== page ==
The archaeological site of Eleftherna is located approximately 30 kilometers south of Rethymno, on the northern foot of Psiloritis Mountain, between the ancient and contemporary Eleftherna settlements. Eleftherna is one of Crete’s most important archaeological sites, providing valuable insight into the settlement’s evolution over time. In reality, the village appears to have been inhabited since prehistoric times and continues until the Early Christian era.
The initial excavations were conducted by a British team in the late 1920s, and researchers were taken aback by the massive discoveries found. However, there was still a lot to be discovered. Since 1985, the University of Crete has been involved in a fresh excavation project that continues to this day.
The ruins of Orthi Petra, Pyrgi, and Katsivelos, which are located on the slopes of Psiloritis Mt, between two creeks that run around its foot, are among the most notable sites discovered during these excavations. The accessible drinkable water from these springs had a significant influence in the inhabitation of the area and its agricultural occupation.
A necropolis from the Geometric Era and the Archaic Period, as well as the remnants of various structures and roadways from the Hellenistic and Roman periods, were also discovered. At addition, a three-aisled Basilica from the early Christian period was discovered in Katsivelos, with exquisite mosaic design. Pyrgi, at its highest point, was most likely the ancient settlement’s urban center. Nearby, the remnants of three structures from the Roman and Christian periods, as well as a spectacular Hellenistic bridge with a pointed arch, were discovered.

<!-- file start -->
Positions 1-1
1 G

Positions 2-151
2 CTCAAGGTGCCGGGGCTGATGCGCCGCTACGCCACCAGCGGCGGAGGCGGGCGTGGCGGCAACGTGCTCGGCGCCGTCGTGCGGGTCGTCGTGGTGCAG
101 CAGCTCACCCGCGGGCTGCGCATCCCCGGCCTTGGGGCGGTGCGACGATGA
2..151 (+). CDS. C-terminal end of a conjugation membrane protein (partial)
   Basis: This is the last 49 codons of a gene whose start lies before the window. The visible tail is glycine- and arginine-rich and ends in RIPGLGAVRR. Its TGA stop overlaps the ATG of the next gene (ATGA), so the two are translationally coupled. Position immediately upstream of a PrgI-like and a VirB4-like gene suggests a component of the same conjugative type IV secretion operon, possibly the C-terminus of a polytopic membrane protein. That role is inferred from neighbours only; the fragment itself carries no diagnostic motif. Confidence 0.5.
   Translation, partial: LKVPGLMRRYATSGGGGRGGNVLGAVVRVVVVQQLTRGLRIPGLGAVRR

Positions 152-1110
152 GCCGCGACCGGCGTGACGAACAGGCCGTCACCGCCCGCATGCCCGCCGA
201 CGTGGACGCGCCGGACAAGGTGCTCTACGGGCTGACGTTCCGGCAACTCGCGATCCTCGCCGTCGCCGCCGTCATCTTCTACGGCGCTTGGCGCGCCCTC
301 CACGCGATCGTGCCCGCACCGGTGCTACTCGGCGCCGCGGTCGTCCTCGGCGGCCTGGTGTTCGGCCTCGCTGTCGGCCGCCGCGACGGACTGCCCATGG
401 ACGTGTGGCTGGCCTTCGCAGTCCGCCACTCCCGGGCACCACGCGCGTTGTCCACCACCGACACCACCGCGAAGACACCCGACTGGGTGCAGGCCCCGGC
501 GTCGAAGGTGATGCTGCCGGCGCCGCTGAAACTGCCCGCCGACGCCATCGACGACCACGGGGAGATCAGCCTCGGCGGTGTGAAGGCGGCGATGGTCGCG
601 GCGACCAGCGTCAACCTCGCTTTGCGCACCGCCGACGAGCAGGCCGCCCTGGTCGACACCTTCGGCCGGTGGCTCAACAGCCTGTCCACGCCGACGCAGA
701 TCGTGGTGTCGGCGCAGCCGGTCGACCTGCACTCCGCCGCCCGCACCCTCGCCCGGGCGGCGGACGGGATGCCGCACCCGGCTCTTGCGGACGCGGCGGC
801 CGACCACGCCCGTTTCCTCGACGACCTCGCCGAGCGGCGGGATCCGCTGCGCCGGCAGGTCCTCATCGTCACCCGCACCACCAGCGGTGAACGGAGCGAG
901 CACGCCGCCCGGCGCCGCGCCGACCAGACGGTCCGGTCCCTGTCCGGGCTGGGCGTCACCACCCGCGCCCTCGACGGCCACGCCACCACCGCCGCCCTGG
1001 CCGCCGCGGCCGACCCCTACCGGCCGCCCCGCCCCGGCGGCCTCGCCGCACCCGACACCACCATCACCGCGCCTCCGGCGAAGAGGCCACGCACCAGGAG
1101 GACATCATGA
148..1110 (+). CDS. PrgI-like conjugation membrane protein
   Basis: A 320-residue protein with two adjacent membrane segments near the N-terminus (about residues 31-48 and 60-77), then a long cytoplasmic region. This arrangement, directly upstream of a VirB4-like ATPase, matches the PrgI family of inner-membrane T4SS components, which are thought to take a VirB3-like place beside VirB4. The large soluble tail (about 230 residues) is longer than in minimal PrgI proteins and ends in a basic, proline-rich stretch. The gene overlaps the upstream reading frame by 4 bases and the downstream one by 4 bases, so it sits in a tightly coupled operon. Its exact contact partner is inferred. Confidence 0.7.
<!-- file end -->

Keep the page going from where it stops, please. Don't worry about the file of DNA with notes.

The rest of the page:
Aside from all of this, the archaeological site of Eleftherna also has remnants of ancient fortifications, cemeteries, sanctuaries, an aqueduct, massive cisterns, and paved Roman roadways. The artefacts discovered during the excavations on these sites are now divided into three categories: Polis and Acropolis, which are associated to public and private daily activities, and Necropolis, which displays ancient societies’ beliefs about life after death.
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